Wednesday, October 14, 12–1:30 p.m. Mohonk Mountain House, 1000 Mountain Rest Rd., New Paltz. Sponsored by Riverside Bank. Reservations required. Complimentary for NPRCoC Corporate Partners. $18 for members; $25 for non-members. 845-255-0243 or e-mail


Tee Time

The Chamber Foundation’s 24th Annual Golf Outing


he rolling Shawangunk scenery and lush fairways of Hudson Valley Resort and Spa’s 18-hole golf course will welcome participants of the 24th Annual Golf Outing on Saturday, October 3. The outing will support the Regional Chamber of Commerce Foundation at New Paltz’s business education scholarship fund, with additional proceeds going to the New Paltz Youth Center. The golf tournament is open to anyone who wants to play and is organized in a four-person scramble format, where everyone on a team hits one ball off a tee and the game is played from the best ball. “It makes it a lot more fun and there’s not as much pressure on the


Saturday, October 3, starting at 10 a.m. Hudson Valley Resort and Spa Sponsored by the Regional Chamber of Commerce Foundation at New Paltz. Reservations required.

$80 per player or $300 per foursome. $35 per dinner guest.

845-255-0243 or download a faxable entry form at

golfers,” says Dr. David Ness of Performance Sports and Wellness, who is the chairman of the event. In the past, winning teams have scored prizes like gift certificates for rounds

of golf at Mohonk Mountain House or Casperkill Country Club. Hole-in-one prizes this year are noteworthy, including $10,000 cash, a Callaway Big Bertha iron set, a Sharp LCD flatscreen television, and roundtrip domestic airfare for two. Registration and a continental breakfast begin at 10 a.m., and the tournament begins with a shotgun start at 11 a.m. The event is limited to 124 golfers. The cost is $80 per player or $300 per foursome. The dinner, auction and cocktail hour is just $35 per guest. For more information, call 845-255-0243 or download a faxable entry form at www.newpaltzchamber. org under the calendar of events.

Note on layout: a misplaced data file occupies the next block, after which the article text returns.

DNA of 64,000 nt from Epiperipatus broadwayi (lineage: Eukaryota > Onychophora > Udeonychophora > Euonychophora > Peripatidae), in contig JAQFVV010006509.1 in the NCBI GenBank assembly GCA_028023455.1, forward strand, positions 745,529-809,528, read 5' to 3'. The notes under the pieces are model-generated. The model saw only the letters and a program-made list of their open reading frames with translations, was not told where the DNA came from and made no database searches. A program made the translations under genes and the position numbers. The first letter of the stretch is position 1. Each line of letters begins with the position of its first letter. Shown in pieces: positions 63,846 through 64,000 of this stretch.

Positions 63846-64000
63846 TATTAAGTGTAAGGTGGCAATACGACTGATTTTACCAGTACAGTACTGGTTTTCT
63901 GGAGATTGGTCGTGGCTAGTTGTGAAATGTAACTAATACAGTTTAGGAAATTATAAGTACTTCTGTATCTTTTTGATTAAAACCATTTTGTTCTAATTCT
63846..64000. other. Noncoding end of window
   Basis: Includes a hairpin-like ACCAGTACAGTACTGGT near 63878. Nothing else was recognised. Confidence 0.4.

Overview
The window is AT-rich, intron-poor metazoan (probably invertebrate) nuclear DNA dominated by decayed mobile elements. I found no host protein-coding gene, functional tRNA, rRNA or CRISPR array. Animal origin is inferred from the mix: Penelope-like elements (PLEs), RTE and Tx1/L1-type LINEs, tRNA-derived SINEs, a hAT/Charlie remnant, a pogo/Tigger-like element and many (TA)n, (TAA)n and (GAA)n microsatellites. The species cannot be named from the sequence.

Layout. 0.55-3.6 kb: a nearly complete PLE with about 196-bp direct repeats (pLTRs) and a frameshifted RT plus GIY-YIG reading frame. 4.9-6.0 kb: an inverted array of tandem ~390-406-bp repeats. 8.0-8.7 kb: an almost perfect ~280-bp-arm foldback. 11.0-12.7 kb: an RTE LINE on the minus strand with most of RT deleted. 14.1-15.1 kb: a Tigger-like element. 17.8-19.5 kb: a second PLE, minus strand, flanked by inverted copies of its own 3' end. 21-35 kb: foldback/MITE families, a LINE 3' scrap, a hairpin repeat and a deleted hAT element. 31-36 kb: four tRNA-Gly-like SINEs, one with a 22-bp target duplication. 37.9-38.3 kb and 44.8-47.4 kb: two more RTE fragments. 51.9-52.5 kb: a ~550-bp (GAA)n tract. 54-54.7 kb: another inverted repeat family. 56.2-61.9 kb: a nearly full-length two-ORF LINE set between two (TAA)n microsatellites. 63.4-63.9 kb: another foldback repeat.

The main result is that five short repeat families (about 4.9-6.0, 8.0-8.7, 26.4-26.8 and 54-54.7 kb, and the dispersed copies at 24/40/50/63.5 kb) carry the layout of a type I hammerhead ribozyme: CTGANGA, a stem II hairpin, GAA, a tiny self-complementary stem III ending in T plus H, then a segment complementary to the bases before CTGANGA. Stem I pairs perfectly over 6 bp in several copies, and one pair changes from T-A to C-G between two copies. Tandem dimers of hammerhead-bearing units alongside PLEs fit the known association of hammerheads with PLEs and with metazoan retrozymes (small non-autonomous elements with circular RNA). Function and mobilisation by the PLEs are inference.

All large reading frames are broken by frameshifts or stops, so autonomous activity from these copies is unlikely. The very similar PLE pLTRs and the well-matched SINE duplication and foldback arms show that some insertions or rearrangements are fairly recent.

Bomb-Proof Business Data Protection and Paperless Operations the Focus of Upcoming Professional Development Series


here are a range of data-loss statistics floating around on the Internet, but they all share one thing in common—if your business isn’t able to recover and resume operations quickly after a computer crisis, the chances of the company going under are significantly increased. Making sure your business data is accessible and can be efficiently accessed should be a top priority on your company to-do list. “None of this is really exciting until you turn your computer on and all you hear is ‘click, click, click,’” says Chris Drouin of Beyond Wealth Management. “That’s a nightmare, and it always happens at the worst time.” When talking about security and reliable methods of saving information, it may seem like going against the grain to talk about going paperless and getting rid of hard copies of documents. But storing information electronically not only protects information from fire and other hazards, but it also makes finding it more effective and makes your business more eco-friendly. Marc Schain of Schain and Company, CPA, made the paperless transi-


Friday, November 20, 9–11 a.m. SUNY New Paltz School of Business, Room 110 van den Berg Hall. Sponsored by the Regional Chamber of Commerce Foundation at New Paltz. Reservations required. $15 for nonmembers. 845-255-0243 or e-mail

tion over the course of two to three years. “Initially the decision was made from an ecological perspective to try to minimize usage of paper,” he says. “As we got into it we realized there were more benefits that we were reaping. There was more efficiency, because instead of having to look for a paper document you had your file cabinet in your computer.” Working off the paperless objective, Robert Shoemaker of Professional Computer Associates says companies should then institute a “business continuity” plan to protect against data loss and operational interruption. “Business continuity is a process that